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Benedict is a magnificent exotic animal as an actor, isn’t he? He doesn’t look like a normal person; he rarely plays normal people. He plays exceptional people. But Martin finds a sort of poetry in the ordinary man. I love the fastidious realism of everything he does. I believe everything he does. It’s brand new on every take. That sequence in episode 3 where he’s sniffing his fingers and noticing the disinfectant and every time he did it – I watched it in the rushes – I was thinking, ‘It’s like he’s genuinely noticed it every time’. It’s extraordinary.
Steven Moffat, “A Study In Pink” DVD commentary
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#So I finally got a decent copy of this article on Sherlock 2 from GQ UK, January 2012. Below is a type up by me. Do tell if there’s any typos. And please link back to this post if reposting.

Sherlock - Five things you need to know about the dapper detective’s new series.

It’s the scariest Sherlock yet…

“There’s a big difference between the three episodes this year,” says co-creator Mark Gatiss, “and, of course, you can’t do Sherlock without admitting that people get killed. For me, The Hound Of The Baskervilles is one of the great horror stories that never quite delivers on its horror. So we [in a second episode ‘The Hounds Of Baskerville’, starring Russell Tovey] had a chance to go for it!”

…but also the closest to the original stories

“We’re taking elements of the books quite liberally this time,” says co-creator Steven Moffat. “It’s a magpie approach; another story may have a great idea that we’ll put in. But it’s quite overt; the short story ‘A Scandal In Bohemia’ becomes our ‘A Scandal In Belgravia’, the novel The Hound Of The Baskervilles becomes our ‘The Hounds Of Baskerville.’”

Sherlock gets a girlfriend!

Well, sort of. “It’s a non-love story,” says Moffat of “A Scandal In Belgravia”, where he meets Irene Adler (True Blood’s Lara Pulver). “But if one woman could claim him, it would be her. Not Sherlock in love, but Sherlock and love. In the stories, he’s not saying he doesn’t feel these things, but that he mustn’t feel them.”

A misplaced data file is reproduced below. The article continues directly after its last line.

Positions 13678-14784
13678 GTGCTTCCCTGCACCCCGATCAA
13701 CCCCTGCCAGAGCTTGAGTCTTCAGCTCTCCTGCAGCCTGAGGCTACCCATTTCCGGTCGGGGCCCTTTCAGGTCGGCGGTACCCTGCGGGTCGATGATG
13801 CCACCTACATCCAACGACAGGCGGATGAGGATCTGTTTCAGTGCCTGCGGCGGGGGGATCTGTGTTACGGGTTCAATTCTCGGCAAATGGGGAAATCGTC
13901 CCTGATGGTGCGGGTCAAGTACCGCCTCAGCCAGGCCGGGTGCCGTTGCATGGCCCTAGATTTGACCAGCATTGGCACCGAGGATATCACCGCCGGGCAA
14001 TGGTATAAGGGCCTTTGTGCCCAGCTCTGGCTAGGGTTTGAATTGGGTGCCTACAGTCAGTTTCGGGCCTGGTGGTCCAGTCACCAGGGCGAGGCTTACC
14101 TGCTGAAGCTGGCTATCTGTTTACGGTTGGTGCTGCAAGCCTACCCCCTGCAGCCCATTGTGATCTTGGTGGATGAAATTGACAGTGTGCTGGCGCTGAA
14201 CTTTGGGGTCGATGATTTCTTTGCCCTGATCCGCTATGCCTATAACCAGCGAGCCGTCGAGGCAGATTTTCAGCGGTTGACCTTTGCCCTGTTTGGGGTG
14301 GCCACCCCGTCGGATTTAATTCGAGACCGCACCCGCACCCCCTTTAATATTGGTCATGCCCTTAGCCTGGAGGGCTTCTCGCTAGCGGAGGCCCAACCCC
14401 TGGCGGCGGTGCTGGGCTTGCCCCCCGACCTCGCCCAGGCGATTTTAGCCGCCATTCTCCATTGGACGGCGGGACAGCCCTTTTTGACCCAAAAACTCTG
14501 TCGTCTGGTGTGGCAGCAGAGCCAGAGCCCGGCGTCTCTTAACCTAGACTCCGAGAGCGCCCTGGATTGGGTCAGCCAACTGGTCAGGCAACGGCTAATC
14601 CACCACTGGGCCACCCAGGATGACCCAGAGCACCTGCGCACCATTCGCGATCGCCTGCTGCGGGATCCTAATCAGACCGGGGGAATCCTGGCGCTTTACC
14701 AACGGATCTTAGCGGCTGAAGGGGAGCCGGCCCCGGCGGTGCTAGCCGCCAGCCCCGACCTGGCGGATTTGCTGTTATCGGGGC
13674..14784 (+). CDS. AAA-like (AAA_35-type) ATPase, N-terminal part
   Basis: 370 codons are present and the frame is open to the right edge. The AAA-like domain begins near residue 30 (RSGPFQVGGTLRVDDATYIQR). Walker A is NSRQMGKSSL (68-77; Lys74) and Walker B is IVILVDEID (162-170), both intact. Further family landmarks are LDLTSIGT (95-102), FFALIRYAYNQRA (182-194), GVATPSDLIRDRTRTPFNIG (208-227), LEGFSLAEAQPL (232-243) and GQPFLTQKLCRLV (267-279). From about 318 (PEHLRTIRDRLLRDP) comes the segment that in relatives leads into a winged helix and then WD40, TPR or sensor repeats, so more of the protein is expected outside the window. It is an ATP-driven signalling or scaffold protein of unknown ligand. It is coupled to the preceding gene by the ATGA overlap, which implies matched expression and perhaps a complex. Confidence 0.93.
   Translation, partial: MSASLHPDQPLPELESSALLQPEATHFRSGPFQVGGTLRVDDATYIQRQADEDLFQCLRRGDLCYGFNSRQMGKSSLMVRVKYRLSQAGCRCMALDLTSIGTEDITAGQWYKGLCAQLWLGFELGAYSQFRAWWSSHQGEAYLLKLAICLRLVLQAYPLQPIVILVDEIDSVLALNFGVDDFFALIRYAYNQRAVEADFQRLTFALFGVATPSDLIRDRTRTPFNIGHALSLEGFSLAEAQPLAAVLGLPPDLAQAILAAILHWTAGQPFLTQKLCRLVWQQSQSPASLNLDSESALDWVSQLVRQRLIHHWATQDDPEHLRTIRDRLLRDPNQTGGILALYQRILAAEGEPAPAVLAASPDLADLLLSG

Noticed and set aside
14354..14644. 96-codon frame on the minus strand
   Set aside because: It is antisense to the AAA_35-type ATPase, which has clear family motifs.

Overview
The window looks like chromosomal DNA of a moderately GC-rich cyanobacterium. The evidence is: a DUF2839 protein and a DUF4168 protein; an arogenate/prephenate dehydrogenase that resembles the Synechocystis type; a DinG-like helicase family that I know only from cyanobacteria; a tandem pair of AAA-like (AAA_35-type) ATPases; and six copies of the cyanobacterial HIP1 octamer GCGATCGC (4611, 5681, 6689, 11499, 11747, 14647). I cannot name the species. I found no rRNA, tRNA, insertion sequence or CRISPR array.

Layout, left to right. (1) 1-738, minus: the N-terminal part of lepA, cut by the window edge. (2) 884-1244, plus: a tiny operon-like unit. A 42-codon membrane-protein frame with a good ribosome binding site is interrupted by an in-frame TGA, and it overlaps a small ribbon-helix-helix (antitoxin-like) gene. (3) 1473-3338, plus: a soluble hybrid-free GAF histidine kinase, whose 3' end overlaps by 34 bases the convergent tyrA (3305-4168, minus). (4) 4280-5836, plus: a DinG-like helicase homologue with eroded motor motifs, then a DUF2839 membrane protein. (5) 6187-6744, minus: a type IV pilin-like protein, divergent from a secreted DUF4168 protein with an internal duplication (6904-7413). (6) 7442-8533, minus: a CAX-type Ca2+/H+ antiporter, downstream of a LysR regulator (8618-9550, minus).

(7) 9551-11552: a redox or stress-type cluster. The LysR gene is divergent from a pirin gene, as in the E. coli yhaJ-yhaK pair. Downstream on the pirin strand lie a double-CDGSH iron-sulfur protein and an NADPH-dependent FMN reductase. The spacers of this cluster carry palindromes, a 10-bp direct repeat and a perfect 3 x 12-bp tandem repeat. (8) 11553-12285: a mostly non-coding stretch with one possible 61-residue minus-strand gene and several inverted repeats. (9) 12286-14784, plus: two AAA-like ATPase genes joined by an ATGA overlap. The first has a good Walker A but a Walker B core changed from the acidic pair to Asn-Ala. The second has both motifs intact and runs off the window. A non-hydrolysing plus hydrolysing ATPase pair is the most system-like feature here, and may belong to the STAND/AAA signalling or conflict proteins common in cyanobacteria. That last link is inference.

And a love scene!

“Er, well,” squirms Pulver when quizzed about a possible Sherlock sex scene. “I would say there’s a lot of intimacy. And passion… A lot of chemistry…” Yes, yes, yes, but do you get down to it? “Well, it’s complex. Let’s say we leave a lot to the imagination. We leave it ambiguous.”

Sherlock will use more tech

“One of the things we established last year is that Sherlock is always at the cutting edge,” says Gatiss. “Why wouldn’t he be? He’s not a fogey. He needs to be across everything. He’s the person hovering over his computer getting a Kremlin tan.” SM

Doctor Who versus Sherlock

How similar are Sherlock and the Doctor? We ask the writer of both stylish super-geniuses, Steven Moffat.

“The Doctor is lovely and warm and cuddly and silly and very emotional - and values all the things Sherlock doesn’t.

They’re both in the tradition of the Edwardian adventurer. The nice thing they have in common is that intelligence is their secret power.

Sherlock is a bit of a b******.”

Sherlock returns to BBC One next month.